Inspiration comes from all sorts of places, both likely and unlikely.  My most recent flashes of inspiration occurred during a poker game, in the middle of the pas de deux at Swan Lake, and at the Desert Botanical Garden in Phoenix.  I’ve blogged about the importance of travel and experiences in a writer’s life, but sometimes time and finances don’t cooperate.  Enter inspiration drawn from the travel and experiences done for you by anthropologists and archaeologists.

The first anthropologists were called “armchair anthropologists” because they stayed at home and used the reports of explorers and adventurers as source material.  Nowadays, anthropologists spend their careers traveling to far-flung locales themselves (or even not-so-far-flung ones) to live among other cultures or to excavate the ruins of ancient societies.  They discover cultural beliefs and practices ranging from the bizarre and beautiful to the reassuringly familiar.  These insights can be fodder for writerly inspiration and allow us the chance to play at armchair anthropology.  Here are a few fascinating cultural practices you might like to mine for ideas:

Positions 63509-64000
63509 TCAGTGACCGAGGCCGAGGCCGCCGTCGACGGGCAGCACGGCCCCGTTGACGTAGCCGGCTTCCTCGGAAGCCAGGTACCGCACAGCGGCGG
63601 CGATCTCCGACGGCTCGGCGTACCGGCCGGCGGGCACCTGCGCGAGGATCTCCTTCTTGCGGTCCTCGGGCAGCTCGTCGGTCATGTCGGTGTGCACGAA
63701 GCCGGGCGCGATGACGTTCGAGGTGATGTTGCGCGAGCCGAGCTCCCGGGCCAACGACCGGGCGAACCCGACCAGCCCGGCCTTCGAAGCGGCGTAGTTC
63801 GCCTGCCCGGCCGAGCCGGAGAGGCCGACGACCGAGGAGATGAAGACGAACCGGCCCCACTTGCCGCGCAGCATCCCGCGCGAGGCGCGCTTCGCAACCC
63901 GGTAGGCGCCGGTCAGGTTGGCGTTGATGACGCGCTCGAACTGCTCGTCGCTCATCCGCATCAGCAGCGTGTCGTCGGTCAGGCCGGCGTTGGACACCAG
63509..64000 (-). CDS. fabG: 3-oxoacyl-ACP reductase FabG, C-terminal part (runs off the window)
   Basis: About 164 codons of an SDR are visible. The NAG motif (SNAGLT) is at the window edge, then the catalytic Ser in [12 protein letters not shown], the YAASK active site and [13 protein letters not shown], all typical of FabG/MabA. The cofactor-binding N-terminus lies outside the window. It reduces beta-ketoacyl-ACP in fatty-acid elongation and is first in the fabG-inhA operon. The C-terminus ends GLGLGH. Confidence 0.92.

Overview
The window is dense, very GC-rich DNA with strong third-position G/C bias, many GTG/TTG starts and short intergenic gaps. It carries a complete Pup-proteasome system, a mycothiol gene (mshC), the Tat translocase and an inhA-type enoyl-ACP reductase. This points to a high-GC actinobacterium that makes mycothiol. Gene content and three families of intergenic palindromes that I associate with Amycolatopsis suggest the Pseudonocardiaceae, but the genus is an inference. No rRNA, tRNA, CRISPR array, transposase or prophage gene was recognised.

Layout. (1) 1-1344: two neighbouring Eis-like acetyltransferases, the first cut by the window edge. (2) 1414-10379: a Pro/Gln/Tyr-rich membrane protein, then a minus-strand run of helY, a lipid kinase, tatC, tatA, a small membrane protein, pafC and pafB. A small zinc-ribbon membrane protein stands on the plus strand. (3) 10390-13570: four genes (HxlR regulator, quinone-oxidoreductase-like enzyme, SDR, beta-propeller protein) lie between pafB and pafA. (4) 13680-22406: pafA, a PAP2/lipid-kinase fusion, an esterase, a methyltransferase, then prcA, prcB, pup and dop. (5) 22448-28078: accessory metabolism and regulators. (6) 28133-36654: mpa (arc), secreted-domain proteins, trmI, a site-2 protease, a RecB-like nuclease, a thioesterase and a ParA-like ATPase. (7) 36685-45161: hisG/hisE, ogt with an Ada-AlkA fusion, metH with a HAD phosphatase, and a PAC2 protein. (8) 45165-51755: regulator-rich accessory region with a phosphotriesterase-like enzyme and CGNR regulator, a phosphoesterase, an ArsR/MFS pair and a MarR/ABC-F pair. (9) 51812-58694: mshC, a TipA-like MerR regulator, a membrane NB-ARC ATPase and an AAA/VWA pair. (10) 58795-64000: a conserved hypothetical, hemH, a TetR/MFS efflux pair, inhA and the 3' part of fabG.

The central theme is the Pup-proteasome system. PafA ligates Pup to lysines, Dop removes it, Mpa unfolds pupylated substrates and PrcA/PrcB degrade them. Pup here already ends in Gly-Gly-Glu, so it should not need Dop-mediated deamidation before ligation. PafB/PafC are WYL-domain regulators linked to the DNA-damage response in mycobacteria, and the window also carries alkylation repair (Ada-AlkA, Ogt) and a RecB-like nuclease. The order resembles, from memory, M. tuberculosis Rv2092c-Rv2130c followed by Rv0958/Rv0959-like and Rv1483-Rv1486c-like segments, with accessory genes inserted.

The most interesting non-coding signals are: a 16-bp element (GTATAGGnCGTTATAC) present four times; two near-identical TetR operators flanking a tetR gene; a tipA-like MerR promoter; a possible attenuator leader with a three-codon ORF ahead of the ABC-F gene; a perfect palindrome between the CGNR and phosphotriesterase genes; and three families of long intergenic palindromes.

Interested in the intersection of magic and technology?  Consider looking into cargo cults.  Arising primarily in the south Pacific following WWII, cargo cults found their genesis in the sudden arrival (and equally rapid departure) of American military personnel.  Soldiers brought technology and material wealth into previously isolated and low-tech island communities, who came to believe the cars, planes, radios and refrigerators had been magically summoned from the spirit world (mostly because they arrived in cargo planes from the sky).  After the soldiers left, some Pacific Islander communities engaged in magic and rituals designed entice the return of Westerners and their goods.  Some of these rituals were based in traditional religious practice, while others included things like ritualistically building airstrips and “control towers” to summon cargo planes from the sky.  Sound crazy? Tragic? Fascinating? Like fodder for some interesting sci fi?  Here are a few links on cargo cults from good old Wikipedia (including a good bibliography for further reading) the Smithsonian.